This chapter outlines these differentiated strategic approaches and explores why different UCP actors gravitate toward these different relational strategies. These approaches are explained using three key factors: variances in how the principle of nonpartisanship is understood, the positionality of the organization vis-à-vis the civilian community they work in, and the broader political context in which a UCP actor operates. Understanding how and why these strategic relational choices are made provides new and important insights into the emergent UCP sector and its relevance to different conflict contexts.
Unarmed civilian protection (UCP) is a deeply contextual practice, and one that is shaped by the spaces in which it is practised. While the ‘spatial turn’ in peace and conflict studies is a welcome addition to the literature, however, it is the beginning of a deeper understanding of the constructive power of UCP rather than its conclusion. This chapter firstly outlines the contribution of spatial analysis to UCP literature through a review of works on spatial approaches to civilian protection, before exploring the possibility of contextualizing nonviolent space within time through the case study of South Sudan. Finally, it locates this temporal space within bodies, by unpacking the methods of UCP and the ways in which the practice instrumentalizes nonviolent bodies in the protection of civilians.
This chapter focuses on transforming armed policing by drawing on the work of unarmed civilian protection (UCP). Presently, there is a group of countries with mostly unarmed police. In the US, a significant movement driven by Black Lives Matter is challenging the traditional policing model. The author will first describe these signs of the times regarding policing. Second, the author will assess pivotal insights and practices that UCP might offer to armed policing models. There may also be aspects that UCP can learn from armed policing models. This assessment will include drawing on an emerging just peace ethical framework. Third, the author will identify some potential next steps in the community and policy spheres with attention to the US context. Oriented by a sense of urgency, such steps will be strategically described as a part of a phased approach to better ensure sustainability of a deep systemic transformation.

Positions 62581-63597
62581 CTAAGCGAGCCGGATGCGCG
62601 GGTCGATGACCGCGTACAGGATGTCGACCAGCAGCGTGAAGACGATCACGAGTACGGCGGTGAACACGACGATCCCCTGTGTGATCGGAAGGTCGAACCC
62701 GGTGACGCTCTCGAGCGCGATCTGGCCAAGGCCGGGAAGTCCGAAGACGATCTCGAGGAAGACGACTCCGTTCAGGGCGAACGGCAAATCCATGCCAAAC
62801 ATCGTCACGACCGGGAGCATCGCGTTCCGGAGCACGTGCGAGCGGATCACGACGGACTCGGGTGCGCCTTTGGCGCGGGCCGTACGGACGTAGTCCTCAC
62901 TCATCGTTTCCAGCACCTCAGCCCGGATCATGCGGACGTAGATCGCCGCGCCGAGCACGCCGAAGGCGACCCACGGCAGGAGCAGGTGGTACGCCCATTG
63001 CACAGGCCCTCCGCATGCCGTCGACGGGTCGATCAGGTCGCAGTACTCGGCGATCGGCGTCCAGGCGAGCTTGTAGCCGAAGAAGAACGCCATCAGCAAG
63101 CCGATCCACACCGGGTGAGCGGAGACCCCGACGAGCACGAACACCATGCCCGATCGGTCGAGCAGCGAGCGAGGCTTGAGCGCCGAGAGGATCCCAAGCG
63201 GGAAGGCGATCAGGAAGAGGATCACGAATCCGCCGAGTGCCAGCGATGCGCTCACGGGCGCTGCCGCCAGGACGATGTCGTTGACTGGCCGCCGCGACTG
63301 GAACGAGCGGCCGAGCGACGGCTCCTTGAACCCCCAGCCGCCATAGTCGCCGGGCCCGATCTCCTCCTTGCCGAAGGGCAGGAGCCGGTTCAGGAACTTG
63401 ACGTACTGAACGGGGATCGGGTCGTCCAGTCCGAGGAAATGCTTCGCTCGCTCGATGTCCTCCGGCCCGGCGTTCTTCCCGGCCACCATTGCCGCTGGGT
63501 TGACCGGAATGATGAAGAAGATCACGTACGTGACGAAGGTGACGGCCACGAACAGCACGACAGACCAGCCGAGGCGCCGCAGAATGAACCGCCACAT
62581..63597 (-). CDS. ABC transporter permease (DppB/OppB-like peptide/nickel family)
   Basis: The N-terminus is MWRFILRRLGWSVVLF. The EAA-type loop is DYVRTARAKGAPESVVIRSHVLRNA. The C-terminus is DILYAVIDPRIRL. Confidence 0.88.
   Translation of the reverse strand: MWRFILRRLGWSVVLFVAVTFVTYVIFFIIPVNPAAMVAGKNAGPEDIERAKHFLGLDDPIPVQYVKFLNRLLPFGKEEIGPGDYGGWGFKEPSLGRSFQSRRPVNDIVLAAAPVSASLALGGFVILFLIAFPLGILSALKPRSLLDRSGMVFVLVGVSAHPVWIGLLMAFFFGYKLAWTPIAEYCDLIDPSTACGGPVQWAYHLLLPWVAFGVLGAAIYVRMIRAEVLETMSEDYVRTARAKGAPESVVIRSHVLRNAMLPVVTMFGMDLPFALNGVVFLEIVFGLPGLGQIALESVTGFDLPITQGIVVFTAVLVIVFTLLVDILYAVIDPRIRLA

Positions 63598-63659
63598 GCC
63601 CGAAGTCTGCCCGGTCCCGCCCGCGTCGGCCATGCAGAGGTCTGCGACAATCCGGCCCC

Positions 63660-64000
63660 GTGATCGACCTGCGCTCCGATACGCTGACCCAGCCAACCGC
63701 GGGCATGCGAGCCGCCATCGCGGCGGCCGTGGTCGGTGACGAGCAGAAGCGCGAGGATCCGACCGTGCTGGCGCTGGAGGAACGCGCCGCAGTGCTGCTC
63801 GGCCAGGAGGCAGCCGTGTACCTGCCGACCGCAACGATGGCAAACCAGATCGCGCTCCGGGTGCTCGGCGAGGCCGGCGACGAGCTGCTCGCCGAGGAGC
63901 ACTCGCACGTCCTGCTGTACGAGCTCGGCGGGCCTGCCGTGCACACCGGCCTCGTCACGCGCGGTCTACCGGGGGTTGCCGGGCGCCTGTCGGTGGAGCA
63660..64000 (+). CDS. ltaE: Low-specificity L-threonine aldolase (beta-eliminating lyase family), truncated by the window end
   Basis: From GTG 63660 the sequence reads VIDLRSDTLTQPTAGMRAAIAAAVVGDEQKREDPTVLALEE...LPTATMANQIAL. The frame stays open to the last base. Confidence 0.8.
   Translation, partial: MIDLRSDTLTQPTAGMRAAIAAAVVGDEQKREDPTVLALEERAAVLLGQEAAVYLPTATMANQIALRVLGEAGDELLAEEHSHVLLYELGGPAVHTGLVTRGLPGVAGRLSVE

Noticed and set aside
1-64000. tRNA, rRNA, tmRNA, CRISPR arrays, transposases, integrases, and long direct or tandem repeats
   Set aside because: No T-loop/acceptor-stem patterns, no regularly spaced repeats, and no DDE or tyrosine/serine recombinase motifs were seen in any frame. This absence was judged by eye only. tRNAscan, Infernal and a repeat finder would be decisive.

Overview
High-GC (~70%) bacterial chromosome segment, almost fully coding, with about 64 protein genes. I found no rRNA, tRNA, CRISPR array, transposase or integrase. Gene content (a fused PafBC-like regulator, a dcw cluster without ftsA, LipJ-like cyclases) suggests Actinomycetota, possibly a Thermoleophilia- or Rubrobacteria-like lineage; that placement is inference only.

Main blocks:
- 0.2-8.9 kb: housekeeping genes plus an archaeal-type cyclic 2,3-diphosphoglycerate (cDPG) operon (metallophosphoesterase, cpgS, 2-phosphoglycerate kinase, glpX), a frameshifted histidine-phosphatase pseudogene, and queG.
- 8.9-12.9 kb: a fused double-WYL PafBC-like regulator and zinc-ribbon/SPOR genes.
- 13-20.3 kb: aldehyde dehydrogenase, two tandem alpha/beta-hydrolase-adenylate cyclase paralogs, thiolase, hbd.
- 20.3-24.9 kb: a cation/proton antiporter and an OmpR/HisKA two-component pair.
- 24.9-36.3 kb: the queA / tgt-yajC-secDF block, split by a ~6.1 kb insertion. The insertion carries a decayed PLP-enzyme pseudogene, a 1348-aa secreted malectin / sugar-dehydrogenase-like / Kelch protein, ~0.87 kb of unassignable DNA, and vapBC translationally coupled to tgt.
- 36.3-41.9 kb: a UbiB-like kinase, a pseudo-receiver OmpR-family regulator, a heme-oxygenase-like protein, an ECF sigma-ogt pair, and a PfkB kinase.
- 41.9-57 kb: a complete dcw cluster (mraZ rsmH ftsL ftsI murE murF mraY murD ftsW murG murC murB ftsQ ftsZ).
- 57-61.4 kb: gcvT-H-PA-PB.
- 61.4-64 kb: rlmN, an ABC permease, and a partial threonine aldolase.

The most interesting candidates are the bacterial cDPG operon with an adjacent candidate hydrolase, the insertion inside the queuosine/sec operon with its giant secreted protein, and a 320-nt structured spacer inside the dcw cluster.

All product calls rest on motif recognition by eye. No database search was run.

Based on the foundational goals of unarmed civilian protection (UCP), this chapter introduces a framework that divides UCP into three broad categories: traditional peacekeeping, creating space for nonviolent activism, and protection of communities from endemic external and internal violence. This framework forms the basis for the exploration of how UCP core values (such as nonviolence) influence varying manifestations of UCP and how key principles (such as nonpartisanship) need to be approached differently according to the category of UCP implemented. The framework also explores the important dimension of communities creating their own protection versus inviting outsiders (that is, internationals) to provide protection. The framework also compares UCP approaches to those conventional forms of security (from military peacekeeping and law enforcement agencies to armed insurgent groups to street gangs), which UCP attests to replace, in order to emphasize the relevance and potential for future expansion of UCP.
Based on the learnings of the Nonviolent Peaceforce’s ‘Good Practices in UCP’ process and existing literature on UCP, this chapter reflects on the role of UCP in nonviolent conflict transformation. Johan Galtung has distinguished three ‘grand strategies’ – peacemaking, peacekeeping, peacebuilding. UCP has originally been sorted into the category of peacekeeping but it has turned out that, to be effective, UCP needs to incorporate elements of the other two strategies. And, at the same time, UCP is also being used as a tool to strengthen one side in a conflict by opening space for activists seeking to protect human rights, overcome injustice or fighting against occupations or for self-determination, which are also important factors in conflict transformation. The chapter proposes an understanding of UCP that puts it into the overall framework of conflict transformation, which allows to still distinguish it from other approaches.